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    Heart May Be Able to Mend Itself After Heart Attack


    The findings add to the growing body of evidence that damage from heart attacks may be at least partly reversible, but getting from that observation to actual therapies may take some doing, says a heart researcher who commented on the study in an interview with WebMD.

    "If it worked really well, all heart attacks would be cured, and obviously that's not the case" says David Finkelstein, PhD, director of basic cardiovascular research at the NIA. "If I had to say what's important about this, it is that knowing that heart cells can divide leads us now to look for ways that cells can divide. But how long that's going to take is anybody's guess."

    "It has to be stressed that these are hearts from dead people," says Nadia Rosenthal, PhD, who wrote an editorial accompanying the study.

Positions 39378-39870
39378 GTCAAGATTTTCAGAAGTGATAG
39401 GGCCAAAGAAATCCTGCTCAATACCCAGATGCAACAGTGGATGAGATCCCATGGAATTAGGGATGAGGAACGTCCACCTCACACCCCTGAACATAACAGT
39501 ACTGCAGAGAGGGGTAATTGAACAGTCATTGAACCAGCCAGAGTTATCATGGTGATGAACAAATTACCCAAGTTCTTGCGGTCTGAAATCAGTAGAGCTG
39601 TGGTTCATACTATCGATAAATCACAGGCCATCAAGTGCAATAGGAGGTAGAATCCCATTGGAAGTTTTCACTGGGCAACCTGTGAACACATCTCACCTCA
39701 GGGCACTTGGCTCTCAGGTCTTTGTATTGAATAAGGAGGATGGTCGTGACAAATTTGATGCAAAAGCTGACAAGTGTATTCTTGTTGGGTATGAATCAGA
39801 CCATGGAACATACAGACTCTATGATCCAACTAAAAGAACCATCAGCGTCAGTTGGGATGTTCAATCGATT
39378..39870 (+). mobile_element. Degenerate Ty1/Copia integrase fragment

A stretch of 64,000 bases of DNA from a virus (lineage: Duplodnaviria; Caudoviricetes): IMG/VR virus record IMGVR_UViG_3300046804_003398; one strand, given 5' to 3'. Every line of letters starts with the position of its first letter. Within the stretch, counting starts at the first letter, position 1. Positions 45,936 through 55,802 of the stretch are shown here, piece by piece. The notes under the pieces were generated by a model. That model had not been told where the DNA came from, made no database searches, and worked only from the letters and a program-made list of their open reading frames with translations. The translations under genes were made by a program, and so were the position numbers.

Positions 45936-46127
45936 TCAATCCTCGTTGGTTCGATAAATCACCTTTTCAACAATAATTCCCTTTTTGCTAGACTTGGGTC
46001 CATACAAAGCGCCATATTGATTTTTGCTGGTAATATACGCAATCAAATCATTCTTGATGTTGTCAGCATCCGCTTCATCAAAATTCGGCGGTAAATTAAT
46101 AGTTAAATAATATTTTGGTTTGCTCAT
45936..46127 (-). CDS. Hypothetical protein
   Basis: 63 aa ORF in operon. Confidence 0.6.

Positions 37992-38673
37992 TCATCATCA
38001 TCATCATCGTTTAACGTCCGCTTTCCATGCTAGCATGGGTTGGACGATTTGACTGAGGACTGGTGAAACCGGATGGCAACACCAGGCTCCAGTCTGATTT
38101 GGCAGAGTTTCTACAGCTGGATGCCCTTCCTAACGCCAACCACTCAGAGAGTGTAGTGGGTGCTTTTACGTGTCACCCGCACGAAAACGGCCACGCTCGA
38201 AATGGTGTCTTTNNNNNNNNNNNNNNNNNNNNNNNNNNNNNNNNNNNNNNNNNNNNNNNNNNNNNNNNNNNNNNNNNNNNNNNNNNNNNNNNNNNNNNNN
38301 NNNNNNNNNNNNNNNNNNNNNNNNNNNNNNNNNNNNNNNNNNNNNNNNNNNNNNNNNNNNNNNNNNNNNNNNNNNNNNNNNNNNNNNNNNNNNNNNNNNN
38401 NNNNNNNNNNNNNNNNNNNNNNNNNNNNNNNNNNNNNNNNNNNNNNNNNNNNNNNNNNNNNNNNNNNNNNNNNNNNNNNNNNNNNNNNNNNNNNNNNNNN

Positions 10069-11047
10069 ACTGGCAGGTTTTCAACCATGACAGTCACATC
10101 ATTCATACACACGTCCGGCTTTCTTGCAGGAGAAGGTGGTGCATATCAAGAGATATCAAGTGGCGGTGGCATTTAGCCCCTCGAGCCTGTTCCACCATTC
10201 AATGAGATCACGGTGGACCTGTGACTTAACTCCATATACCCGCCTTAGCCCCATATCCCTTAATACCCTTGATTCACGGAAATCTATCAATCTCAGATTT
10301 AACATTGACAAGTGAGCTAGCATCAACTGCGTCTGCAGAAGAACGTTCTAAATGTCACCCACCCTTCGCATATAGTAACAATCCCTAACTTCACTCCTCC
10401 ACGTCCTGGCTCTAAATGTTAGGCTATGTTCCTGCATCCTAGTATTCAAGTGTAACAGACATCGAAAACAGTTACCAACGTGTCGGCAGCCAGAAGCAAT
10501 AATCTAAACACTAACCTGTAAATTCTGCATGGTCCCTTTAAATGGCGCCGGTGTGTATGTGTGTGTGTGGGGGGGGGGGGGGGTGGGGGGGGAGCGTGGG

"This is not a success story. This was a guy who died, so whatever the cells were doing they weren't doing enough of it to keep him alive, and that has to be taken into consideration. These are wonderful observations, but they are not proof," says Rosenthal, associate professor of medicine at Harvard Medical School in Boston.

    But Rosenthal says she is cautiously optimistic about the potential for using the new information to develop new treatment strategies.

    "In general, we're seeing that tissues that previously had no history of being able to divide, like the brain, are in fact capable of cell division, so I think that's where the hope comes from -- the heart is the last frontier in this department."

    But at least one researcher questions whether Anversa and colleagues have shown proof of actual cellular division, or merely additional evidence that some heart cells may contain more than one nucleus (the central portion of a cell), and an increased amount of DNA in each nucleus. Although these could be signs that the cell was caught in the act of cloning itself, the same features have also been found in a small number of cells following a heart attack, notes William R. MacLellan, MD, assistant professor of medicine in cardiology at the University of California, Los Angeles.

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